Lior Tzur joins Ayana on Voices from Sderot. In an entry entitled, “The Influence of the Kassam on My Life,” he writes:

“Hello, my name is Lior Tzur, I am 15 years old and I live in Kibbutz Beeri. I want to tell you about the influence of the Kassam on my life.

The Kassam rocket is a primitive home-made rocket for short range produced by the Palestinian terror organization Hamas. Everyday the Kassam rockets are shot from Gaza to Sderot and the surrounding settlements.

In Kibbutz Beeri we also suffer from these rockets. When the “Red Color” alarm is heard, this is a sign for us that a Kassam has been fired and is going to fall. At this moment we must run to the nearest protected space…

My school is also in the area where the Kassams fall. All around the school there are concrete buildings to protect from the Kassams. When the “Red Color” alarm is heard, we need to run into these buildings in 20 seconds.

In spite of our fear and the danger, I think that we need to stay strong and not give up. If we surrender they will see that we are weak and vulnerable and keep firing rockets on us. We must have faith that this situation will soon be over and there will be peace between us, the Israelis and the Palestinian people.”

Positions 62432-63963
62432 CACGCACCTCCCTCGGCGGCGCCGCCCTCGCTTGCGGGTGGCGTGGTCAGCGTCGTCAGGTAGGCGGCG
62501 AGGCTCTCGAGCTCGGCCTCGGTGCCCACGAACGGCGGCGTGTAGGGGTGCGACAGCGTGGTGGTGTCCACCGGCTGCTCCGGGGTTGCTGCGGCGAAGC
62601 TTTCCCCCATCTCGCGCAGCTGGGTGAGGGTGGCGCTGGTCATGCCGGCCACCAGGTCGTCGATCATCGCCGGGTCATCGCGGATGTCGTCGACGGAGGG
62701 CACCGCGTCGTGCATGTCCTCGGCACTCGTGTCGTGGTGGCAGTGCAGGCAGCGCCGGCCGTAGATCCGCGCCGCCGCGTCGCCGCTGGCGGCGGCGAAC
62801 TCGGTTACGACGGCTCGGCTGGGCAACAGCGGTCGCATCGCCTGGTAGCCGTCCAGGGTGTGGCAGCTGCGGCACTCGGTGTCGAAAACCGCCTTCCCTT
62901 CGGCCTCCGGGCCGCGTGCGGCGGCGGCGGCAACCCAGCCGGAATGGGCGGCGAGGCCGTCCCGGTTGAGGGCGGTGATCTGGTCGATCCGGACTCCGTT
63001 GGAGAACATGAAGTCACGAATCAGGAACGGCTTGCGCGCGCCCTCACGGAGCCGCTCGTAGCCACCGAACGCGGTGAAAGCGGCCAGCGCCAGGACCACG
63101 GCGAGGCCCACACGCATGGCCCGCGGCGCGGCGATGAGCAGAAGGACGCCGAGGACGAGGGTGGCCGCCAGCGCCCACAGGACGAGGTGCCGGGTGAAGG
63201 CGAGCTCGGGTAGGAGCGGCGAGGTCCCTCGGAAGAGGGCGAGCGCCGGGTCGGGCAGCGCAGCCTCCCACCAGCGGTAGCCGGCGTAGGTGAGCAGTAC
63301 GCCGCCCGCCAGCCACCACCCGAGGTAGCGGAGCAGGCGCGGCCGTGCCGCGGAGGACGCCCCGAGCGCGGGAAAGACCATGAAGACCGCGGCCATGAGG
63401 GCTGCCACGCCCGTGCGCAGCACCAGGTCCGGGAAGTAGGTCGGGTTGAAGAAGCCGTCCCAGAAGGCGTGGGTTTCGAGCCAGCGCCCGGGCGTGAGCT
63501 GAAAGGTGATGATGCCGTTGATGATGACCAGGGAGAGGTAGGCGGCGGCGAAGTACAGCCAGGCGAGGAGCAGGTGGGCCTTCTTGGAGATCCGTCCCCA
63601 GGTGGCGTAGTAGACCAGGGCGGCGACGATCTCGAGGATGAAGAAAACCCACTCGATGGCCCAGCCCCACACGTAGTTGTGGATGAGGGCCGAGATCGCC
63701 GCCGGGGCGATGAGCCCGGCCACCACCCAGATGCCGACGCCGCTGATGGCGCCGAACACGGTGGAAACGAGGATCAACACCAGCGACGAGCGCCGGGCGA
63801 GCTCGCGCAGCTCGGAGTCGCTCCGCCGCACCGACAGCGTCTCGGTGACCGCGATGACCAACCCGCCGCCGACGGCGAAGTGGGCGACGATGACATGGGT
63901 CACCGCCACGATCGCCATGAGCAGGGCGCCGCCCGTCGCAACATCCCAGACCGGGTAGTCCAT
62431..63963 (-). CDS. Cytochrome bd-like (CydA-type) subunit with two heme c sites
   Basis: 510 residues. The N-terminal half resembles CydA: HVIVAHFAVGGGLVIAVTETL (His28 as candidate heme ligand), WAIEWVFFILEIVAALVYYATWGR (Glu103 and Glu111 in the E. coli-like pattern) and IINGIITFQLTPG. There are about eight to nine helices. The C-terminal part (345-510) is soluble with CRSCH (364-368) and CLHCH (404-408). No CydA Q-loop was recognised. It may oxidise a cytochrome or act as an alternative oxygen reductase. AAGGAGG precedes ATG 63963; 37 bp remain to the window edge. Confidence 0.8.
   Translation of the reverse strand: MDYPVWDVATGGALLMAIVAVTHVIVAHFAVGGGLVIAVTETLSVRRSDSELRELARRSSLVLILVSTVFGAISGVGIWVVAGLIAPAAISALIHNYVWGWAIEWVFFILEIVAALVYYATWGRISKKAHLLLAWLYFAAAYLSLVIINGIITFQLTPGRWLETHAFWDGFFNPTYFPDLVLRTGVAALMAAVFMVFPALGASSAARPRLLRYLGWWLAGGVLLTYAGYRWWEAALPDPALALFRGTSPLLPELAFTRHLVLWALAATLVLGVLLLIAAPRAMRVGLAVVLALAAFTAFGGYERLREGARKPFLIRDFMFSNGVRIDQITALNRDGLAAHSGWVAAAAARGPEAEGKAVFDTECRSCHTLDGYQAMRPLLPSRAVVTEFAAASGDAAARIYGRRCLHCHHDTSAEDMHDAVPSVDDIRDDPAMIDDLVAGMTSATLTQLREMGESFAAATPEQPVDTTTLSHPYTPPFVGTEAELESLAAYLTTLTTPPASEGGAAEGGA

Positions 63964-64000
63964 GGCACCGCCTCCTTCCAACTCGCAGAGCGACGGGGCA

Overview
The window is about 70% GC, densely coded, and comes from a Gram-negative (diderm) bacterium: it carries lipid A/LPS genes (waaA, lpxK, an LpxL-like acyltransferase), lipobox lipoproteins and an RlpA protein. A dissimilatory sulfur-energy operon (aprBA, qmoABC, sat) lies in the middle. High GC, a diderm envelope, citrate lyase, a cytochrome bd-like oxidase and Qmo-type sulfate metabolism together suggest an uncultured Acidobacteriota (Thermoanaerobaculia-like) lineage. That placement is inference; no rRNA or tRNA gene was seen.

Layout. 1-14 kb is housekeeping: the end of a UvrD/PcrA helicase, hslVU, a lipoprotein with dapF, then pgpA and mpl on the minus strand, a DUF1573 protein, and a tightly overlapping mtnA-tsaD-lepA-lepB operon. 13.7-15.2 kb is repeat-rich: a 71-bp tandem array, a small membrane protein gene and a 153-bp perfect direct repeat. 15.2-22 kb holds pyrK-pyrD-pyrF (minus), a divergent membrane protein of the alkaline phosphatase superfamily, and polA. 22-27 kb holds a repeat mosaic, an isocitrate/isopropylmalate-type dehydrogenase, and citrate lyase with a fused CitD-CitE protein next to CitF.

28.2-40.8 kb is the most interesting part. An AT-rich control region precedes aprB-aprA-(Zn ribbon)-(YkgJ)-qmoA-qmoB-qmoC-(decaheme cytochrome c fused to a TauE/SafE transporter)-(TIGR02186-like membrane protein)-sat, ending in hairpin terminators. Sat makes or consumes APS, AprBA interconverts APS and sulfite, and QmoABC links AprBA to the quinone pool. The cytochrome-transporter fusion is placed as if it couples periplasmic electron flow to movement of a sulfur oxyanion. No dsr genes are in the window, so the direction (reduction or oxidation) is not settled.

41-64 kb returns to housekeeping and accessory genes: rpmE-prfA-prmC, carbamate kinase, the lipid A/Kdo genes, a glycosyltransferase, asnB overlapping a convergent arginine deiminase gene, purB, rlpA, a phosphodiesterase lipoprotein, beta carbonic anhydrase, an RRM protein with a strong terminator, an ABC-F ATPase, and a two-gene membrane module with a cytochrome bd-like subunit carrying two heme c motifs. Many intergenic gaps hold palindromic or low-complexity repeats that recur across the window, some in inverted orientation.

Facebook Groups–
This Facebook group's profile image reads “This Could Be You”

But not all advocates of Sderot are for peace. A new Facebook group that identifies itself with the name Residents of Sderot Start to Shoot Qassams Back (תושבי שדרות תתחילו לירות קסאמים בחזרה) urges Sderot residents to start taking the Old Testament dictum of “an eye for an eye” literally. The group's introduction announces:

“Hey people! It cannot be so difficult: if those dimwits from the gaza strip can do it then so can you! Just trawl the Net for informationon how to build ballistic missiles from materials found in the home and let's go!
I'm sure the Gazans will get the message quickly.”

While the group has 275 members and counting, we can't assume that all who joined have done so in support. Many, like myself, are there to follow the group's actions and see what will come of it. Others have joined in order to comment and protest its premise.

Commenter Benji Davis is one objector:

“The situation in Sderot is terrible. But it doesn't warrant a facebook group like this. This is exactly what people use when they make their anti-Israel rhetoric. Is the answer really to launch rockets back at a civilian population? I think Am Yisrael is above this primitive act. i would really like the creator of this group to think about disbanding the group and encourage people to leave the group. If this was picked up by CNN or BBC, just as Jpost did, think about how bad such press would be for Israel.”